The national board of the Leadership Conference of Women Religious (LCWR) met in Washington, D.C., this week to review and plan a response to the Vatican report issued by the Congregation for the Doctrine of the Faith last April.
When I was up at LCWR offices a few weeks ago to deliver letters of support from Sojourners and Faithful America ago they were preparing for this meeting and said the wide-ranging support from around the world would be a centerpiece of their conversations. I appreciate the thoughtful and faithful way these dedicated and wise women disciples are modeling a mature Catholicism.
The [LCWR] board members raised concerns about both the content of the doctrinal assessment and the process by which it was prepared. Board members concluded that the assessment was based on unsubstantiated accusations and the result of a flawed process that lacked transparency. Moreover, the sanctions imposed were disproportionate to the concerns raised and could compromise their ability to fulfill their mission. The report has furthermore caused scandal and pain throughout the church community, and created greater polarization.
The board determined that the conference will take the following steps:
• On June 12 the LCWR president and executive director will return to Rome to meet with CDF prefect Cardinal William Levada and the apostolic delegate Archbishop Peter Sartain to raise and discuss the board’s concerns.
• Following the discussions in Rome, the conference will gather its members both in regional meetings and in its August assembly to determine its response to the CDF report.
The board recognizes this matter has deeply touched Catholics and non-Catholics throughout the world as evidenced by the thousands of messages of support as well as the dozens of prayer vigils held in numerous parts of the country. It believes that the matters of faith and justice that capture the hearts of Catholic sisters are clearly shared by many people around the world. As the church and society face tumultuous times, the board believes it is imperative that these matters be addressed by the entire church community in an atmosphere of openness, honesty, and integrity.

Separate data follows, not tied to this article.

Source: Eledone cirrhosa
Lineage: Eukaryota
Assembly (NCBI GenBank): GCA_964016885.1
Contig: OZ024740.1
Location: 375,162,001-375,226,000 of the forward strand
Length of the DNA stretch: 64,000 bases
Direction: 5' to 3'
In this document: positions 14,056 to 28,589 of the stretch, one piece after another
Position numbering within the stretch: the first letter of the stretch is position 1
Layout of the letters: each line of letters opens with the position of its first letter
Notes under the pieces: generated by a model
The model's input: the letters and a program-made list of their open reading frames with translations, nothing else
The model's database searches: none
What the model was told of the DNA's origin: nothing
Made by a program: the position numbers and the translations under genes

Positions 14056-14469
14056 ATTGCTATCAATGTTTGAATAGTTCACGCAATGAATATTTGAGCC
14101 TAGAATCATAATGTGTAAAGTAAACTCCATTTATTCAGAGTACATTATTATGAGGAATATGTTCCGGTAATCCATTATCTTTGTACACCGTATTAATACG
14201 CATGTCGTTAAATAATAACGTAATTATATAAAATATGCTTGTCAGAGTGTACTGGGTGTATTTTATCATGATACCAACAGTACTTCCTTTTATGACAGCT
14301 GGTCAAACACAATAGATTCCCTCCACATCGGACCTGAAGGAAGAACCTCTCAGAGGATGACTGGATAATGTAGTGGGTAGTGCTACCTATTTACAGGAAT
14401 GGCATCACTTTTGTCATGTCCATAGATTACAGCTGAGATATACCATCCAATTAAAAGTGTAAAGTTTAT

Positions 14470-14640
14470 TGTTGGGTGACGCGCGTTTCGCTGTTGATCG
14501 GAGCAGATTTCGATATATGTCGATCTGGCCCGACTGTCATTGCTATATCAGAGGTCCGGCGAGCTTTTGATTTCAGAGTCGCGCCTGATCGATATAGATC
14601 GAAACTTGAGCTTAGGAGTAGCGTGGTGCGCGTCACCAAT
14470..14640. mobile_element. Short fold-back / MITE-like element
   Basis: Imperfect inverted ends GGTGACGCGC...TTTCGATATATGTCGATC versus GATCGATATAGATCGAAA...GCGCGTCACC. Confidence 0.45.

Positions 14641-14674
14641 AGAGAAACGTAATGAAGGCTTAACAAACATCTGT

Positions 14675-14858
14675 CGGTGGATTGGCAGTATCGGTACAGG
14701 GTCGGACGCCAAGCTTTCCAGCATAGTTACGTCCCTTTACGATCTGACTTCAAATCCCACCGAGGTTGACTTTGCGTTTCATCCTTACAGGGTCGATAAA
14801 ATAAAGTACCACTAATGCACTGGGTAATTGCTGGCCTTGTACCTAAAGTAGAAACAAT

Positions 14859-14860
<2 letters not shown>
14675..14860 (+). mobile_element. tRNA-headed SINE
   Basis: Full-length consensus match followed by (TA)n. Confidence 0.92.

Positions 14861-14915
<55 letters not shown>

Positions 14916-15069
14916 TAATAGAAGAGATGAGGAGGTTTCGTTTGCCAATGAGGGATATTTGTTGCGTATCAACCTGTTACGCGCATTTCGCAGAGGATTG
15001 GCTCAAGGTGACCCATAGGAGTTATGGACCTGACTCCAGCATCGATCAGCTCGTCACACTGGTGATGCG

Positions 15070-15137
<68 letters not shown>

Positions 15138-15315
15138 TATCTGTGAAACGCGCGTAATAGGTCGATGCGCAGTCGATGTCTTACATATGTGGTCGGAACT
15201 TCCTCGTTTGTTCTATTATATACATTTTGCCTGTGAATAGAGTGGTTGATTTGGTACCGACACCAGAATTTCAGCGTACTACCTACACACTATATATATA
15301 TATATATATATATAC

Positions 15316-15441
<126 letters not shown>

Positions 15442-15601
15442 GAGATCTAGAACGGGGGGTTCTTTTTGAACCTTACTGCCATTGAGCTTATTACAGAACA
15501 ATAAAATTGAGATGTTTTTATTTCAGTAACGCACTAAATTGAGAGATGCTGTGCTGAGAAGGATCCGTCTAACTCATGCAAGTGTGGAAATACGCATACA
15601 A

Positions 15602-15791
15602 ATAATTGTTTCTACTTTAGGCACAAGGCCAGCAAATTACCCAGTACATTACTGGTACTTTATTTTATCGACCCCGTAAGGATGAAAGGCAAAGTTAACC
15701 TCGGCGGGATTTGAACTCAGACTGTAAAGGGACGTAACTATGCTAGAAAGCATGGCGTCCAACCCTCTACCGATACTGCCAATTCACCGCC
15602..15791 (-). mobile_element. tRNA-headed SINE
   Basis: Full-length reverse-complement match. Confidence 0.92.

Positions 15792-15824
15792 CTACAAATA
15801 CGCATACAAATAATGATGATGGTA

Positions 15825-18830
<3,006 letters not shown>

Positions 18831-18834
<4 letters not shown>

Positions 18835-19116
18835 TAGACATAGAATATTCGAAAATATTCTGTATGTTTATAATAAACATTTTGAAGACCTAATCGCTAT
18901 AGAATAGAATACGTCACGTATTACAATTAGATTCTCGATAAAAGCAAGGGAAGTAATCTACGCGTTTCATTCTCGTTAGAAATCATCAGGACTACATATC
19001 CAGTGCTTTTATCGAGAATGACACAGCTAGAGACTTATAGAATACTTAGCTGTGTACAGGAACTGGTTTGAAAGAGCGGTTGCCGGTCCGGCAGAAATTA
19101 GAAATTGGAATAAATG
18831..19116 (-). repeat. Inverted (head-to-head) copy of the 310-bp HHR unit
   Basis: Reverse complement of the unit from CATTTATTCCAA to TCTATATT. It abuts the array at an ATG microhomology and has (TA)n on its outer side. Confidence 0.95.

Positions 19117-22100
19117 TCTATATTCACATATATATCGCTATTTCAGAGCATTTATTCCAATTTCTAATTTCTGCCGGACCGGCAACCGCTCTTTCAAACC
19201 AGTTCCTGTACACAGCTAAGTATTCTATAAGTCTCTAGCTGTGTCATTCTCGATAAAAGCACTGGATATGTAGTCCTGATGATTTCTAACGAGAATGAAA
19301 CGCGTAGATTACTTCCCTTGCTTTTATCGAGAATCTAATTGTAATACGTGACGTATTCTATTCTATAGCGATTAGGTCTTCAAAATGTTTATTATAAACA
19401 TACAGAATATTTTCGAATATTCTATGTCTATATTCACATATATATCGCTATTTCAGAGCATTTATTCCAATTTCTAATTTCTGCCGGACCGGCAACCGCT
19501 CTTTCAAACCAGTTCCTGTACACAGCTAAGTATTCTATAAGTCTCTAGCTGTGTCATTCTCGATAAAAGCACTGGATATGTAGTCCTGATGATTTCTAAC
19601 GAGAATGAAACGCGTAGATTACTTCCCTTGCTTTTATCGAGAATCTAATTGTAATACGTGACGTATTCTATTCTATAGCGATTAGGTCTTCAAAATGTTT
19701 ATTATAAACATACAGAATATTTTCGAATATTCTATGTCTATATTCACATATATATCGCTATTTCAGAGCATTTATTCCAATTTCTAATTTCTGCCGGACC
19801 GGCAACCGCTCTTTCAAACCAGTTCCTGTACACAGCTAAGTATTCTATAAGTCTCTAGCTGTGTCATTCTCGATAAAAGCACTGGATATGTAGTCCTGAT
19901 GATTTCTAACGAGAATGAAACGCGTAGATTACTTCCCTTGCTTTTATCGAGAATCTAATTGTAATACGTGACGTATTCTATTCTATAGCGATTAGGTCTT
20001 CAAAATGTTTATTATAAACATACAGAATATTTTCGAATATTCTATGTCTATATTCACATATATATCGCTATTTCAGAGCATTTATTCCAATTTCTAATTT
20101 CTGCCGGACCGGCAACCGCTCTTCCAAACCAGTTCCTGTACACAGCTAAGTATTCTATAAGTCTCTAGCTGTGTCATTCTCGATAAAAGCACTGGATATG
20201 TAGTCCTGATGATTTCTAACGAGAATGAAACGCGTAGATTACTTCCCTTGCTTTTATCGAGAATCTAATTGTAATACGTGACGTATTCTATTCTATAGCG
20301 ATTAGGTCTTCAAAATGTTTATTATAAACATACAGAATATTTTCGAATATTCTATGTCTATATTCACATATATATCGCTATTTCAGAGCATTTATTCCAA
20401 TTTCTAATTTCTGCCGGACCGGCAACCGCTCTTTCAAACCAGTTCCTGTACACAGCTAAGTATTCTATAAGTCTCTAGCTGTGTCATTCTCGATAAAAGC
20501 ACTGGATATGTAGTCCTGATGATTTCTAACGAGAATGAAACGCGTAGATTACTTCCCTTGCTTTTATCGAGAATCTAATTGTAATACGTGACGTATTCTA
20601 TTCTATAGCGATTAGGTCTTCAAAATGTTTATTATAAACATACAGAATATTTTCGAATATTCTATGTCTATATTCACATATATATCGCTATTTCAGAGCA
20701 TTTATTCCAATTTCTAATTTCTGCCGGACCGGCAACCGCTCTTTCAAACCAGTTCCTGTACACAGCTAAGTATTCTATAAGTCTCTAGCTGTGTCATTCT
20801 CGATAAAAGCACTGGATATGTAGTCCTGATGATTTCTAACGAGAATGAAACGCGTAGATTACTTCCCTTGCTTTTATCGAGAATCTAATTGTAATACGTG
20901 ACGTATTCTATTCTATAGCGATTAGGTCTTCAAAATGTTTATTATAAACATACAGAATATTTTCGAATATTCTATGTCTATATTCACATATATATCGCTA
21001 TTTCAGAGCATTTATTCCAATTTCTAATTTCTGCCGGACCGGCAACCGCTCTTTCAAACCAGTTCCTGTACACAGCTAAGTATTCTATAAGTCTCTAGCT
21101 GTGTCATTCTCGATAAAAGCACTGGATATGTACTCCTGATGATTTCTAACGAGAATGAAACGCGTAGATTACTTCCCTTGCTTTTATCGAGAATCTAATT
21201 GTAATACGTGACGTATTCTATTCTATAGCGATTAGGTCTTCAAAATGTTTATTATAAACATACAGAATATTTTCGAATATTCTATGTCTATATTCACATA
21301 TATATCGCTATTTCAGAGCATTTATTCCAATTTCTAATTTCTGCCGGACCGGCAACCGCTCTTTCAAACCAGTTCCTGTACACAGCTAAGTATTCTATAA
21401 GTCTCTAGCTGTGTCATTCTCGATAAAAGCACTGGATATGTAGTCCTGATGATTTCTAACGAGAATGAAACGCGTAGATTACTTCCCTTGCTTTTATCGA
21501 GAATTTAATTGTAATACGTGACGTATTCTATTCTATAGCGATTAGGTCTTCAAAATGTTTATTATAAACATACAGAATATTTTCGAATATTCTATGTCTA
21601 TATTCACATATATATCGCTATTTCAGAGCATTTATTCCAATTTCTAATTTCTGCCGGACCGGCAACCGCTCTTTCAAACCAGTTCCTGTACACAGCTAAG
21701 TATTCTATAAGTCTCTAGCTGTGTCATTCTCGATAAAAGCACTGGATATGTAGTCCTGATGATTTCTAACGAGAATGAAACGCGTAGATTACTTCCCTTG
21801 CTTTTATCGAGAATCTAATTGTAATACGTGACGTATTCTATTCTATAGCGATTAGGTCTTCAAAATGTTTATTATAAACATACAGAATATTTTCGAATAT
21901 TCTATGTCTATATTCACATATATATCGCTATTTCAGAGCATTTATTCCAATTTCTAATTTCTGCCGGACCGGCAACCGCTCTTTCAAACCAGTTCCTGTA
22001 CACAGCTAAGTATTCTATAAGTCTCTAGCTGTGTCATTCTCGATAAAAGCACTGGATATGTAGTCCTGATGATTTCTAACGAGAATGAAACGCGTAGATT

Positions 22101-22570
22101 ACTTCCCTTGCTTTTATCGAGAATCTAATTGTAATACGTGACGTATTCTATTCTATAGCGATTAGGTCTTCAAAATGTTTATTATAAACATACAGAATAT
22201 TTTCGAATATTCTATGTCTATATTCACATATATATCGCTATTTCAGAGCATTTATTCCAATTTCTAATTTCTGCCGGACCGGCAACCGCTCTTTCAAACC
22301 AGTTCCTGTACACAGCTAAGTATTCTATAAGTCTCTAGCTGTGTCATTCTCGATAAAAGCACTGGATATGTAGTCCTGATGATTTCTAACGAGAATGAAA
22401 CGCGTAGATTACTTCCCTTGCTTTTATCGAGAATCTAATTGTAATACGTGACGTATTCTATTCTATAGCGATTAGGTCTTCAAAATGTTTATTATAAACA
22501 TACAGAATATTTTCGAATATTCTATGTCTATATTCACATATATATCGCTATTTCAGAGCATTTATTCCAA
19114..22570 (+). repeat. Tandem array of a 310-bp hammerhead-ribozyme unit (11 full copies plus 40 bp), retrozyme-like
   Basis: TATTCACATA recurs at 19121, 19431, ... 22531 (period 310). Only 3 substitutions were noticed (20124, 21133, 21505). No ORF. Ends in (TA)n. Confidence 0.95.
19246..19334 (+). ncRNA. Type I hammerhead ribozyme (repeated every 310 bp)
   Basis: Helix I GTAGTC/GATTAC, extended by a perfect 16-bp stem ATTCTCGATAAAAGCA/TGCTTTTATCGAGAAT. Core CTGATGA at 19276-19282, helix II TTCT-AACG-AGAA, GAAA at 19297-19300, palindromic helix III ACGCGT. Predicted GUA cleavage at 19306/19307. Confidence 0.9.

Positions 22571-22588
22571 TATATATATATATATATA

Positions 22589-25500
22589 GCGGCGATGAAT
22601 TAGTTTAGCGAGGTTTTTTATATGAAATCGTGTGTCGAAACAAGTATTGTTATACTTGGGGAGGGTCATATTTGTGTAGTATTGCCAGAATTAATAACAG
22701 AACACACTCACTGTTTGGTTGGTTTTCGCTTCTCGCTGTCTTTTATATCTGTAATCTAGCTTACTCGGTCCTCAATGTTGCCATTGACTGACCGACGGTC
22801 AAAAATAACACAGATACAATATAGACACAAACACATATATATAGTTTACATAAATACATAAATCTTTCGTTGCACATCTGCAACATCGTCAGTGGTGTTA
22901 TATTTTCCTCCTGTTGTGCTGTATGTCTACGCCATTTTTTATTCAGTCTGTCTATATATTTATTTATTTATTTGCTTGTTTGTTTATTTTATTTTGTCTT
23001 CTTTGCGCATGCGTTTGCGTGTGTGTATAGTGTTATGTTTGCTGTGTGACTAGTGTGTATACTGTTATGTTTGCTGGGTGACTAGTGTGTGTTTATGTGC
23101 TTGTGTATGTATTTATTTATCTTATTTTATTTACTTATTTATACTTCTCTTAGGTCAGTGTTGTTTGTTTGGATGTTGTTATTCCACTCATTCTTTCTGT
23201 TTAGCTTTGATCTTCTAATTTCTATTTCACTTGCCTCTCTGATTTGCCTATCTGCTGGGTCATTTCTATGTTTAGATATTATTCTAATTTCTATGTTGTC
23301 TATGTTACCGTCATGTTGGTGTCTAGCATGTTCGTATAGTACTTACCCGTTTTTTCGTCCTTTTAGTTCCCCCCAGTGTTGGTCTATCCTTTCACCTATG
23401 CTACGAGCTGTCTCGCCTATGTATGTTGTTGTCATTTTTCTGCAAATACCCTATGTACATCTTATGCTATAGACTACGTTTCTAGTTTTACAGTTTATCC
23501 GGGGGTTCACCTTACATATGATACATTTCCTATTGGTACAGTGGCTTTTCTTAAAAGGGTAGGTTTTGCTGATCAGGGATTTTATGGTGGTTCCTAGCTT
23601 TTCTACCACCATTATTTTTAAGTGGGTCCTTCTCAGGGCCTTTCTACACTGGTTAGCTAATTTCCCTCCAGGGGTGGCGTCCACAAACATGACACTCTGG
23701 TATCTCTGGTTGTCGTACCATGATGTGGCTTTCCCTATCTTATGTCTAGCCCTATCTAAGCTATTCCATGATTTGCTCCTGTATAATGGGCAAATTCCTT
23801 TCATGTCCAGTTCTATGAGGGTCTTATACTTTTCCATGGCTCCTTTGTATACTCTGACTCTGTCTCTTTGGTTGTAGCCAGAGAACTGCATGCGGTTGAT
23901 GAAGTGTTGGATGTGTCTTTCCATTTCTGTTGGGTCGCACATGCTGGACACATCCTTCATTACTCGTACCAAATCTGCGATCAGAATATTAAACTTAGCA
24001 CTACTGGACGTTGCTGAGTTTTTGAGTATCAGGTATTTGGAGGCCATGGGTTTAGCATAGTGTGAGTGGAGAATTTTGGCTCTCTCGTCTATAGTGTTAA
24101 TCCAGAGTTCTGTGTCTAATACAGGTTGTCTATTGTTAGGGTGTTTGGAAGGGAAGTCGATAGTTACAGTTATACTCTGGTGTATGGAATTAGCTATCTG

The Association of Catholic Priests (ACP) in Ireland is holding an gathering this week in Dublin entitled “Towards an Assembly of the Irish Catholic Church” aimed at restoring the Spirit of Vatican II.
More than a thousand showed up for conference that took place in the weeks following the Vatican censure of several progressive Irish priests, in what appears to be a blatant attempt to deflect the spotlight away from the Vatican’s failure to protect and defend Irish Catholics against predatory priests within the hierarchy. The ACP hopes to move toward a national dialogue on the Irish Catholic Church. Other countries are looking at similar gatherings.
Fr. Desmond Wilson, a priest who has served in West Belfast since the mid-1960s, wrote this thoughtful letter to the Congregation for the Doctrine of the Faith out of his experience of the Irish context. It sheds light on the American situation of the Vatican’s harassment of Catholic sisters:
Dear Friends in The Congregation for the Doctrine of theFaith,
You may be aware that we in Ireland have a special reverence for our Saint Columbanus. He was one of our saints who disagreed with a Pope and said so. You may be more acquainted with Saint Catherine of Siena who did the same, although she had the disadvantage of having to disagree with three possible popes at one time.
Some of us view with dismay then, but no great alarm, your decision to censor some of our fellow citizens and fellow members of the Catholic Church who have done nothing at all so serious.
We are puzzled – naturally and supernaturally – by the fact that you and we preach the presence and inspiration of the Holy Spirit and then you tell us, so inspired, to stop talking – as if we had nothing important to say. This is not a matter of doctrine, it is one of logic and we in Ireland are inclined to judge these things by logic as well as doctrine and not too often by emotion. We remember the Gamaliel principle – you remember it too, when forced to make a decision, he told his colleagues, If this be of God it’s useless to oppose it, if it be of human planning it will fade away in any case, so we should not take extraordinary measures for ordinary happenings.